Glenmalure (Irish: Gleann Molúra)[2] is a 20-kilometre long U-shaped glacial valley in the Wicklow Mountains in Ireland.[1] Glenmalure is an important base for climbing in the Wicklow mountains, and particularly accessing the massif of Lugnaquilla, and contains one of the earliest An Oige youth hostels in Ireland. Glenmalure was also an important historical area and the site of the Battle of Glenmalure in 1580, as well as various events in the Irish Rebellion of 1798.

Gleann Molúra
Glenmalure Valley, Wicklow.jpg
Glenmalure Valley
Glenmalure is located in island of Ireland
Location in Ireland
Length20 km (12 mi)[1] NW-SE
Width0.8 km (0.50 mi)[1]
Area405 Ma[1]
Depth0.35 km (0.22 mi)[1]
TypeU-shaped glacial valley[1]
LocationWicklow Mountains, Ireland
Borders onGlendalough and Lugnaquilla
Coordinates52°57′30″N 6°21′25″W / 52.958262°N 6.356945°W / 52.958262; -6.356945Coordinates: 52°57′30″N 6°21′25″W / 52.958262°N 6.356945°W / 52.958262; -6.356945
Topo mapOSi Discovery 56
Traversed byThe Glen Road
RiversRiver Avonbeg


Glenmalure is a 20-kilometre long glacial valley in the southern sector of the Wicklow Mountains and is one of the longest glacial valleys in Ireland. A number of adjoining hanging valleys, most notably the Fraughan Rock Glen, feed into Glenmalure valley, that were formed by feeder glaciers in the last Ice Age.[1]

The valley runs from the north-west down to the south-east. Its western flank is dominated by the large massif of Lugnaquilla 925 metres (3,035 ft), the County Top for Wicklow, and the Provincial Top for Leinster. The steep walls of its eastern flank are the western slopes of Lugduff 652 metres (2,139 ft), and Mullacor 657 metres (2,156 ft), who also bound the neighbouring Glendalough valley.[3]

The head of the Glenmalure valley is bounded by a "boggy" horseshoe formed by Camenabologue 758 metres (2,487 ft), Table Mountain 702 metres (2,303 ft), and Conavalla 734 metres (2,408 ft).[3] A number of ancient trails called Table Tracks run between Glenmalure valley, via the cols between Table Mountain and Conavalla mountain, to the Art O'Neill's cross area, thus crossing the "central spine" of the entrie Wicklow mountains range.[3]


Glenmalure valley covers an area underlain by the late-Caledonian (405 Ma) Leinster Granite bedrock and wallrocks.[1] This granite is part of the "Lugnaquillia Pluton", one of the five plutons that comprise the Leinster Granite, and various granite varieties occur along the valley.[1] The wallrocks consist of various metasedimentary lithologies of the Ordovician Maulin Formation.[1] The granite is cut by slightly younger quartz veins containing lead and zinc mineralization.[1] The valley itself and the glacial features within it date from the last Ice Age.[1]

The base of the valley has a number of cross-valley moraines, as well as lateral moraines along the southwestern side of the valley.[1]


Glenmalure is a base for hill walking and mountain climbing activities in the area. The An Oige Glenmalure Youth Hostel, situated at the intersection with the Fraughan Rock Glen, is open during the summer months (no running water or electricity), and dates from 1903 when it was a hunting lodge; several notable figures have stayed in the premises, including Countess Markievicz, Maud Gonne, her son Sean McBride, Eamon De Valera, and W. B. Yeats.[4]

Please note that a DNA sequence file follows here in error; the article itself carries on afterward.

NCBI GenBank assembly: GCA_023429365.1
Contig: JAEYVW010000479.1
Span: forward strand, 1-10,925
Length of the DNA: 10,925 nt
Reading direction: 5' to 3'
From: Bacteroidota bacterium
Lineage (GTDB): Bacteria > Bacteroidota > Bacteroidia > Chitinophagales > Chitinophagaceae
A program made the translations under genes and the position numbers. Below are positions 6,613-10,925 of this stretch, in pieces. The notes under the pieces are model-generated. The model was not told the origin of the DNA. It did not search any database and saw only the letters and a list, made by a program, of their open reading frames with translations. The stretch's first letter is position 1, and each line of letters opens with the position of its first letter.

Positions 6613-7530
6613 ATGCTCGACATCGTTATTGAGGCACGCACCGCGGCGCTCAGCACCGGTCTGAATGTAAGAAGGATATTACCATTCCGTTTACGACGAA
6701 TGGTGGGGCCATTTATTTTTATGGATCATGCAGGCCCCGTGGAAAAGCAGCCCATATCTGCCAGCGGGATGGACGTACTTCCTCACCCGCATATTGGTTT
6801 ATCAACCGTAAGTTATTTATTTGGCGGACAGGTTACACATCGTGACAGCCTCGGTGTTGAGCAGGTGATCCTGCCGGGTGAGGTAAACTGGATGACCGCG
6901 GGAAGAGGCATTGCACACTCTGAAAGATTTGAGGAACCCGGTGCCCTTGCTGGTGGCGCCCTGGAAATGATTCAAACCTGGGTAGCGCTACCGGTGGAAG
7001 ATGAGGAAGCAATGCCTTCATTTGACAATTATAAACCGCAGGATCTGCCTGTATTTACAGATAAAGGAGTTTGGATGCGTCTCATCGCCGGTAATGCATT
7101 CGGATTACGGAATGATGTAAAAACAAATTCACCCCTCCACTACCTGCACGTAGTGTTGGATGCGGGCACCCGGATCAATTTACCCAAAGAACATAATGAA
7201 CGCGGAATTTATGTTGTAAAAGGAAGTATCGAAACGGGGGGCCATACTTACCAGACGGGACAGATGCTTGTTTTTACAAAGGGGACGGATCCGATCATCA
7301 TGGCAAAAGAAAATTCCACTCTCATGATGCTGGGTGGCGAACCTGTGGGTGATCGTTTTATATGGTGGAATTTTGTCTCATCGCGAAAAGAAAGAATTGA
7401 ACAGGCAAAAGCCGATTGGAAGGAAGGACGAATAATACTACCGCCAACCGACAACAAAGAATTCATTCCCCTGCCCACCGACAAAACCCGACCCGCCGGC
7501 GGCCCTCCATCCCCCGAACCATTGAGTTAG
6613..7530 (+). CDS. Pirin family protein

The 15–kilometre 5–6 hour Glenmalure Loop is described as "the most scenic circuit to Lugnaquilla".[5] It starts in the Baravore car-park (T066942) at the head of the valley and summits Lugnaquilla via the cliff–fringed hanging valley, Fraughan Rock Glen (the Glen is entered via the path at the Glenmalure hostel); but returning via Cloghernagh 800 metres (2,600 ft), and down to the scenic Arts Lough 511 metres (1,677 ft), described as "one of the region's most beautiful sights", before descending back to the start of the Fraughan Rock Glen.[5]


Glenmalure contained the stronghold of the Gabhail Raghnal branch of the O'Byrne clan at Balinacor. It was the site of the Battle of Glenmalure in 1580, when an English force unsuccessfully tried to take Balinacor,[6] home of the rebel chieftain Fiach MacHugh O'Byrne. It was the worst defeat suffered by an English army in Ireland; they were completely routed with losses of between 500 and 1,000 officers and men, including Sir Peter Carew the younger.[6] A boulder near the Military Road crossroads is carved with an inscription commemorating Fiach MacHugh on one side and Michael Dwyer on the other side.

South of this junction on the road to Rathdangan and Aughrim lies the ruin of Glenmalure Barracks, built by the British army in an attempt to capture rebels after the 1798 rebellion.


  • Carmel O'Toole (December 2015). Glenmalure the Wild Heart of the Mountains: A Valley and its People. Era-Maptec. ISBN 978-1873489154.


See alsoEdit


  1. ^ a b c d e f g h i j k l m "WICKLOW - COUNTY GEOLOGICAL SITE REPORT: Glenmalure Valley" (PDF). Geological Survey of Ireland. 2014. Retrieved 18 July 2019.
  2. ^ Glenmalur Placenames Database of Ireland. Retrieved: 2011-04-12.
  3. ^ a b c Dillion, Paddy (1993). The Mountains of Ireland: A Guide to Walking the Summits. Cicerone. ISBN 978-1852841102. Walk 8: Mullacor, Lugduff, Conavalla
  4. ^ "Glenmalure Youth Hostel". An Oige. Retrieved 19 July 2019.
  5. ^ a b Fairbairn, Helen (2014). Dublin & Wicklow: A Walking Guide. Collins Press. ISBN 978-1848892019.
  6. ^ a b The Battle of Glenmalure, 25 August 1580: Cause and Course by Emmett O'Byrne. Retrieved: 2011-12-04.

External linksEdit